What to feed your Netherlands Dwarf Bunny

What are Rabbits allowed to Eat?

  • Unlimited Grass Hay– Grass hay is needed for all rabbits whether you feed them pellets or not.
  • Leafy Green Vegetables– 1 cup of greens per day.
  • Unlimited Water – Rabbits mostly prefer to drink from a bowl.

*The following are optional but help to enhance a rabbit’s diet:

  • High-Fiber Rabbit Pellets– Typically 25g – 50g per day
  • Other Vegetables (celery, broccoli, bell peppers, etc.) No more than 3 tablespoons.
  • Fruit –Occasionally, in tiny amounts.
  • Access to growing grass for grazing.

Rabbits have special dietary requirements. If not met, your rabbit may become very sick. Not to mention that a hungry rabbit is more likely to graze on unhealthy and toxic foods.

Importance of Fiber for Rabbits

Rabbits should get most of their fiber from hay. Hay should comprise 80% of a rabbit’s diet. Timothy hay is ideal due to its low calcium and protein content. Each day, provide a bundle of hay that’s at least as big as them.

Hay is a great choice for rabbits because the act of chewing shortens their teeth. It may also help to prevent Enterotoxemia by cleaning the GI tract.

In addition to hay, rabbits should be given moderate amounts of leafy green vegetables and small portions of other vegetables. These provide additional fiber as well as water, vitamins, and minerals.

What Vegetables Can I Feed My Rabbit?

Leafy Greens

  • Curly kale
  • Spring greens
  • Rocket
  • Small amounts of Romaine lettuce
  • Dark green cabbage
  • Beetroot greens
  • Radish greens

Rabbits can be fed small amounts of the following vegetables:

  • Broccoli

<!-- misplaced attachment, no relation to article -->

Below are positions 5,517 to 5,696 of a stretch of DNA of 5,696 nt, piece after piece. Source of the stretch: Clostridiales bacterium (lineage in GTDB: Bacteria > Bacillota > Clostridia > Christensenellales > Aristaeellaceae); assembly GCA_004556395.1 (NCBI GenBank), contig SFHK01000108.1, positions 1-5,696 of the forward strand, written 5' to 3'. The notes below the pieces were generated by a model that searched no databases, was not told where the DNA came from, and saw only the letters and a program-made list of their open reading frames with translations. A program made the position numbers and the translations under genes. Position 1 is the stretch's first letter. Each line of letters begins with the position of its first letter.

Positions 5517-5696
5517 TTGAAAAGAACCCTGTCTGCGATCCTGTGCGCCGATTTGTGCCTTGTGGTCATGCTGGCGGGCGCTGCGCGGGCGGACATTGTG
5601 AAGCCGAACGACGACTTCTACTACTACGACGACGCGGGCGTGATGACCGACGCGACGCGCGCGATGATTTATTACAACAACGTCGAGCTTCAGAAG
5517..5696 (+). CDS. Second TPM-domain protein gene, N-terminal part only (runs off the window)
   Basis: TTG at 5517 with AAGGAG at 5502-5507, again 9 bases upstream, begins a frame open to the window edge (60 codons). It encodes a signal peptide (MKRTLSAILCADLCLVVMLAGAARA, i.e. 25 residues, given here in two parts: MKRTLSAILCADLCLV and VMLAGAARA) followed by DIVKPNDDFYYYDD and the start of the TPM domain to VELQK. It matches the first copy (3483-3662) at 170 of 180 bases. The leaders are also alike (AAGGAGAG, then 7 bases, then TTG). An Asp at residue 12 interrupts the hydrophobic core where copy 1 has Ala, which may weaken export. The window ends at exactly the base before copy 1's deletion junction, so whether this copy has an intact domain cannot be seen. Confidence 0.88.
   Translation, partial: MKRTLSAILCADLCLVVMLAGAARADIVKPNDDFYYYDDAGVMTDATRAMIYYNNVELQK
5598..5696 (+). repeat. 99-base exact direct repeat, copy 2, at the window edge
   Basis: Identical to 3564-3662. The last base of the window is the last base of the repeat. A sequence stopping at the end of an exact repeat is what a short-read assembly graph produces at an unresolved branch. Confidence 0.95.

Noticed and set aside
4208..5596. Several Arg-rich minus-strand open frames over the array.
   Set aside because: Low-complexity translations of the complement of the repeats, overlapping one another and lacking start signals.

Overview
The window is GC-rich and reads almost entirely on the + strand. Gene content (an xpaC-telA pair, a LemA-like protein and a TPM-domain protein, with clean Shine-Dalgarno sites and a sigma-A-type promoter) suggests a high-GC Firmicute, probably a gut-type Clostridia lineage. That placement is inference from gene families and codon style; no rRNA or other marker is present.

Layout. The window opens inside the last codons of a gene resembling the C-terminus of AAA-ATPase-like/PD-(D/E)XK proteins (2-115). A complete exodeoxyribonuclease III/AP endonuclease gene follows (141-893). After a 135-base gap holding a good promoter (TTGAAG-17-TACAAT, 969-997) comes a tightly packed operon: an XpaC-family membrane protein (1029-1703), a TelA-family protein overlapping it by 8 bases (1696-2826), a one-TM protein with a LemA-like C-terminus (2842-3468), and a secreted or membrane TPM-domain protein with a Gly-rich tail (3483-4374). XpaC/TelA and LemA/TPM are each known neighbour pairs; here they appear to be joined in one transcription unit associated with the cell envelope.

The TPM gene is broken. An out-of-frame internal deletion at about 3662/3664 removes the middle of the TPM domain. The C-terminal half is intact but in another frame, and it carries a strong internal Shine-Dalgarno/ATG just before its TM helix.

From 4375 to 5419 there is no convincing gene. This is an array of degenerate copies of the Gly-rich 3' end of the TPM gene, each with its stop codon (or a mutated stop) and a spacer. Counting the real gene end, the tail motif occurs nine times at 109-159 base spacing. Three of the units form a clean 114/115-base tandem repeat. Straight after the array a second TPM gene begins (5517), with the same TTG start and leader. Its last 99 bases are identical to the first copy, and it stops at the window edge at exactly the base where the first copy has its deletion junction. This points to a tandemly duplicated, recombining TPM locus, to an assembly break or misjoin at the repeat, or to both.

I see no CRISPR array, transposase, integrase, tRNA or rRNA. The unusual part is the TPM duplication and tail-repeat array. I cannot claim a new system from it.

• Celery
  • Bell pepper
  • Jerusalem artichoke
  • Celeriac

Rabbits can also be fed small amounts of herbs such as Basil, Dill, and Mint.

Rabbit Pellet Portion Sizes

Most rabbit owners will supplement their rabbit’s diet with pellets. Pellets are beneficial because they provide protein, nutrients, and additional fiber. But remember, it’s important not to overfeed your rabbit.

The bulk of a rabbit’s diet comes from hay, so they don’t need a huge serving of pellets (typically 1 egg cup per day).

Healthy Treats to feed Rabbits

Many foods that we think are OK for rabbits are harmful. So, what is a good treat for rabbits? Here are some options:

  • Brussel sprouts (make sure the stalk is not attached)
  • Small pieces of apple (remove any pips)
  • Small amounts of carrot/carrot tops
  • Small pieces of sweet potato

Fruit should not be given every day as it can damage the rabbit’s teeth.

My Rabbit Won’t Eat Hay! Help!

Sometimes, rabbits don’t take an interest in hay. This is problematic because, if they don’t curb their appetite with hay, they’re more likely to overeat pellets. Or, they’ll steal poisonous foods, such as chocolate or cookies. If your rabbit seems to dislike hay, try the below:

  • Choose a high-quality variety that’s free from dust.
  • Your rabbit may prefer a different variety so try hay cubes, kiln-dried grass, and hay cookies.
  • Pull apart the hay a little and sprinkle some herbs inside.
  • Stuff some of their hay inside a cardboard tube, so they need to work harder to get at it. This can make the hay more interesting.
  • Reduce the number of pellets but do so gradually.
Netherlands Dwarf Bunny
Netherlands Dwarf Bunny
Netherlands Dwarf Bunny
Netherlands Dwarf Bunny
Netherlands Dwarf Bunny
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